The Editor’s Desk with Billy Brost: Saying Good-Bye To Derek Jeter

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As many of you are aware, I split my time as an editor. I work for two sites couldn’t be more polar opposites on the Fansided MLB Division. On one end, I push the buttons at Yanks Go Yard, our New York Yankees’ affiliate site, and of course, here at Friars On Base for the Padres. Both organizations have always been near and dear to my heart, so it’s a rarity that I get to perform work for not one, but two loves in my life.

I’m sure all of you are also aware, that the Yankees’ team captain, Derek Jeter, is playing his final game in pinstripes tonight in the Bronx against the Baltimore Orioles. The Yankees were eliminated from postseason play yesterday, with another sub-par offensive performance against the AL East champion O’s. In 20 years, do you know how many games Derek Jeter has played in that the Yankees were mathematically eliminated from October baseball? After tonight, two. Yep. Two games in twenty seasons, the Yankees were out of it with Derek Jeter on the field. The other instance? The final season of another legend, the might Yankee Stadium back in 2008. We can’t count last season, because Jeter was shut down due to lingering ankle and leg injuries that held him to only 17 contests in 2013.

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The Captain does have some history against the Padres. I should know. I was in attendance when the Yankees stormed the field after completing arguably the greatest team season in baseball history. In 1998, the Yankees, including the postseason, went 125-50, culminating with a sweep of the Padres in Southern California. That series seems like a lifetime ago. From Tony Gwynn‘s home run in the Bronx, to Tino Martinez‘s grand slam off of Mark Langston, to Scott Brosius putting the final nail in the coffin against Trevor Hoffman, it was a memorable series for me as a fan of both teams.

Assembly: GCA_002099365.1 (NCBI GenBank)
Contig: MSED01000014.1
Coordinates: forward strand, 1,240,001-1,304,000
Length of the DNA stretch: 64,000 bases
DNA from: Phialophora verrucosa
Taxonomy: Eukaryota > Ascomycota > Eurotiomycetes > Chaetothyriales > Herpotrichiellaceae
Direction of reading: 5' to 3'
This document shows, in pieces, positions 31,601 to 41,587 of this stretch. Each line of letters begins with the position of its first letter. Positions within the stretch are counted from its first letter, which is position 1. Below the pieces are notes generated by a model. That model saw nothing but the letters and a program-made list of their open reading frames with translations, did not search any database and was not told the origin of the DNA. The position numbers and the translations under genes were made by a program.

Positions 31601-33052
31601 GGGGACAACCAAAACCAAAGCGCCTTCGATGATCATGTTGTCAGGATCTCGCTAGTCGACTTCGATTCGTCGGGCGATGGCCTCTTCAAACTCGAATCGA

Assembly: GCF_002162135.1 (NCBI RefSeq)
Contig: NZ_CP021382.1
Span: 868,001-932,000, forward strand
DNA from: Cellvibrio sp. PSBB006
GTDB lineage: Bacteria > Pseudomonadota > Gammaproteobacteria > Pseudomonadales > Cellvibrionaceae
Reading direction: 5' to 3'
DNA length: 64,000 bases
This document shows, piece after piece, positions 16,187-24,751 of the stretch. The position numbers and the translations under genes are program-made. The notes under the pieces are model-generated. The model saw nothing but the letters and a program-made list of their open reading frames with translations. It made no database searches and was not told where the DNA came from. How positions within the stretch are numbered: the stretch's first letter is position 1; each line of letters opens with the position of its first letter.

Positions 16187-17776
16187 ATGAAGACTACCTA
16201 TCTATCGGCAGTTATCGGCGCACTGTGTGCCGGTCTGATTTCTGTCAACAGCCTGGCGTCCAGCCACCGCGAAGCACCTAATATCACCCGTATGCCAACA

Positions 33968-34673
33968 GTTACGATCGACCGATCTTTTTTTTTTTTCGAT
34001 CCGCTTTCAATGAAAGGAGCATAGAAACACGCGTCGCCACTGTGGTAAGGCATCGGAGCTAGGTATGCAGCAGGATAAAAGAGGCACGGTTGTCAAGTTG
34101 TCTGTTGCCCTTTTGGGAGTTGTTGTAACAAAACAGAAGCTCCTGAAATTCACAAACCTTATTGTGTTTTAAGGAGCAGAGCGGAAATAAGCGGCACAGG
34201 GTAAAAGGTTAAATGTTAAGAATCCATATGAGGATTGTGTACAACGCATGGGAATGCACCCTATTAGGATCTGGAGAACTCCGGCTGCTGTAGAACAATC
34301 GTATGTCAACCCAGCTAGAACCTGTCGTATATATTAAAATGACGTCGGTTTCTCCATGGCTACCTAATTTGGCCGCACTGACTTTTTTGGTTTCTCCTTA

But how did Derek Jeter stack up against the current version of the Padres? Not well if that is any consolation. In 37 at-bats, Jeter has six whole hits. That’s good for a .162 batting average, along with one RBI, three drawn walks and 11, count ’em, 11 strikeouts against the Padres’ power arms. Which Friars’ pitcher owns the retiring shortstop? Of course it’s Joaquin Benoit from his days in the American League.

What are Jeter’s numbers against the Padres over his entire career? Let’s take a closer look. In 10 games not including the 1998 World Series, and we’ll get to that in a moment, it’s a different story for the sixth all-time leader in base hits. Jeter is a career 13-for-41, good enough for a .317 clip, or just above his career batting average, with four runs, a pair of doubles, and four runs driven in. Jeter also stole a pair of bases against the Friars.

While Petco Park and the Padres were not among the teams and places on the Derek Jeter Farewell Tour in 2014, the gift of Jeter’s second World Series ring will more than make up for that. At the tender age of 24, the Yankees’ shortstop had himself quite a Fall Classic against San Diego. In 17 at-bats, Jeter had 6 hits, scored four runs and drove in one himself. That was a .353 average during the four-game sweep.

Many fans are still upset that Derek Jeter’s retirement overshadowed Major League Baseball and Fox Sports acknowledging the passing of another all-time great in Tony Gwynn, Derek Jeter had kind words for Mr. Padre shortly after his death:

"“My first memories are of watching Tony as a player…Remembering him winning all those batting titles [eight], hitting over .300 every year, and then having the pleasure to play against him, especially in that World Series. He was somebody I admired and respected. He didn’t disappoint when it came time to meet him.”(h/t, Barry Bloom, MLB.com)"

Both Derek Jeter and Tony Gwynn are similar in several ways. In an era of players jumping teams, each stayed loyal to their original franchise. While Gwynn stayed when more money was on the table, that was never the issue for Jeter. Both men were the face of their respective franchises for the better part of two decades. Neither man threw tantrums, showboated, and the like. They let their performance speak for itself. Both men were about the team first mentality, and winning was all that mattered. For these two all-time greats to have crossed paths in one Fall Classic, as a fan of both teams and players, it didn’t get much better than that for me personally. Jeter concludes:

"“A lot of times, when you meet guys that you have watched growing up and have respected, you’re almost in awe that they’re just talking to you, so you don’t really remember what they’re saying…Does that make sense? That home run he hit in the World Series? That was a bomb. I’m just glad I had an opportunity to play against him.”"

Best of luck in your future endeavors Derek Jeter, and thank you for however brief it was, making a mark in the history books of the San Diego Padres as well!

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